Although same-sex marriage is legal, there are many legal technicalities still in place that make estate planning for same-sex couples especially important. Federal and state regulations may not have been updated to reflect new court decisions and, as a result, couples should discuss many important issues with an estate attorney.
In generations past, the legal status of same-sex couples was very different from married heterosexual couples. Recent court decisions have changed this, most notably with the 2013 ruling that made same-sex marriage legal in all 50 states. Though the Supreme Court ruling has come down and is enforced, it will take a while for the states to catch up and adjust their estate laws to accommodate same-sex marriage.
Speaking with an attorney can help you navigate the often murky waters of estate planning.
Transfer of Assets
Some states and the federal government impose an estate tax in 2018. To reduce the size of the estate tax, many couples choose to place some assets into a trust. It is also important that both spouses have a will that clearly lays out who gets the assets upon one spouse’s death.
Same-sex couples should also carefully review the terms of any joint accounts, joint assets, insurance policies, and employee benefit plans. Although a same-sex couple may be legally married, the specific terms of the policy may not yet be updated to recognize a spouse as the beneficiary of the plan, policy or account.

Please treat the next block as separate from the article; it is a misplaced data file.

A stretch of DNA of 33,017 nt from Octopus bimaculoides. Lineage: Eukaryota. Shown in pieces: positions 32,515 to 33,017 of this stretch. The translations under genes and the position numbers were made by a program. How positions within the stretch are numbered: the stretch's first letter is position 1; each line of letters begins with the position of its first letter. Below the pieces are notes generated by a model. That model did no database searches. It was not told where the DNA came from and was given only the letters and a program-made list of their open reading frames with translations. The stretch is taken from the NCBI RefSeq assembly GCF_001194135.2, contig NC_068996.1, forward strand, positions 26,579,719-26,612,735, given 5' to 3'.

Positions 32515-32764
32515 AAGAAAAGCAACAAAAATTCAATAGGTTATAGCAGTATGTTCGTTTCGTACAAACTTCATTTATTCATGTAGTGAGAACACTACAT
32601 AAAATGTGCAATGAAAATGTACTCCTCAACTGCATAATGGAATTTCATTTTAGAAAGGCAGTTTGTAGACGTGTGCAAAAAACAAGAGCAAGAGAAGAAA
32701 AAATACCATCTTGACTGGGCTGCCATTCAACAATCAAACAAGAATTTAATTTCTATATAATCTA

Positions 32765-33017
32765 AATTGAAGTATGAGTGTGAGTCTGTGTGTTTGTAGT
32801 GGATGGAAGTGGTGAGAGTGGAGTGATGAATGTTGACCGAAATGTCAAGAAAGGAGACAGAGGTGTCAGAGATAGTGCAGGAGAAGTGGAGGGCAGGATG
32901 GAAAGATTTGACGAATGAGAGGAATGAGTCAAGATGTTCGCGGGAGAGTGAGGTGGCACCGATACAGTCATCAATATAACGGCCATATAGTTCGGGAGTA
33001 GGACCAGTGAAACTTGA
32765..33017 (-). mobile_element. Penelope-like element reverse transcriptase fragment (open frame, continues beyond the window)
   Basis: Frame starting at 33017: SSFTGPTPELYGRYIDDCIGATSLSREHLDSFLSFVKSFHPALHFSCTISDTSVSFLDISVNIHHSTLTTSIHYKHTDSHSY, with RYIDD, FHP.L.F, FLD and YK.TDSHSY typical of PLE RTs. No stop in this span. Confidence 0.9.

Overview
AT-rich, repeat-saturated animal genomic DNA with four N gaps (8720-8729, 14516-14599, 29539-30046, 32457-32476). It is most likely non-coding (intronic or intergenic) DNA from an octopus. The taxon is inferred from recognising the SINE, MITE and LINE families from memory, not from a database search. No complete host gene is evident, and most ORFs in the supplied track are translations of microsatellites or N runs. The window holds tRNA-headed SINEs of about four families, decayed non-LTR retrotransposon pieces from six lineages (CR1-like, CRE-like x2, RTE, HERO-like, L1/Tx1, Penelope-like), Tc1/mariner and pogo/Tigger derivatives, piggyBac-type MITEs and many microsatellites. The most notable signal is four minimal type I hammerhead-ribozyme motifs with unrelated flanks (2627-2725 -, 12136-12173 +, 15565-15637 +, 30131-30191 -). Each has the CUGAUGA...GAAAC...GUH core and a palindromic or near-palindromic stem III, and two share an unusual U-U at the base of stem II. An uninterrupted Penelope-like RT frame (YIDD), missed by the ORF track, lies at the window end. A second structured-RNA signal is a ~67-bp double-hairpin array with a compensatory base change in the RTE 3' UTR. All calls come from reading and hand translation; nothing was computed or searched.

Long-Term Health Care
All couples should plan for a time when they may be mentally or physically incapacitated. In the absence of a legal marriage, hospitals or care homes may not recognize a same-sex partner as the legitimate decision maker. Couples should discuss making each other powers of attorney for health care and finances in the event of long-term illness.
Guardianship of Children
More and more same-sex couples have children, but in many cases, there are legal hurdles when it comes to the legal status of both partners as parents. Even when that matter is settled, it is vital to designate a preferred guardian for any minor children should one or both spouses pass away.
Federal and State Benefits
Although same-sex marriage is legal across the United States, individual states may have regulations that specifically prevent same-sex partners from receiving certain government benefits. Speaking with an attorney in Arkansas can help spouses to know who pays estate tax in this state, as well as how a spouse’s rights and responsibilities are impacted by state law.
Work Out the Details with a Lawyer
In order to ensure your spouse and children are protected, it is essential to discuss your estate planning issues with an attorney. Contact Estate Planners of Arkansas to make an appointment today at 501-414-8965.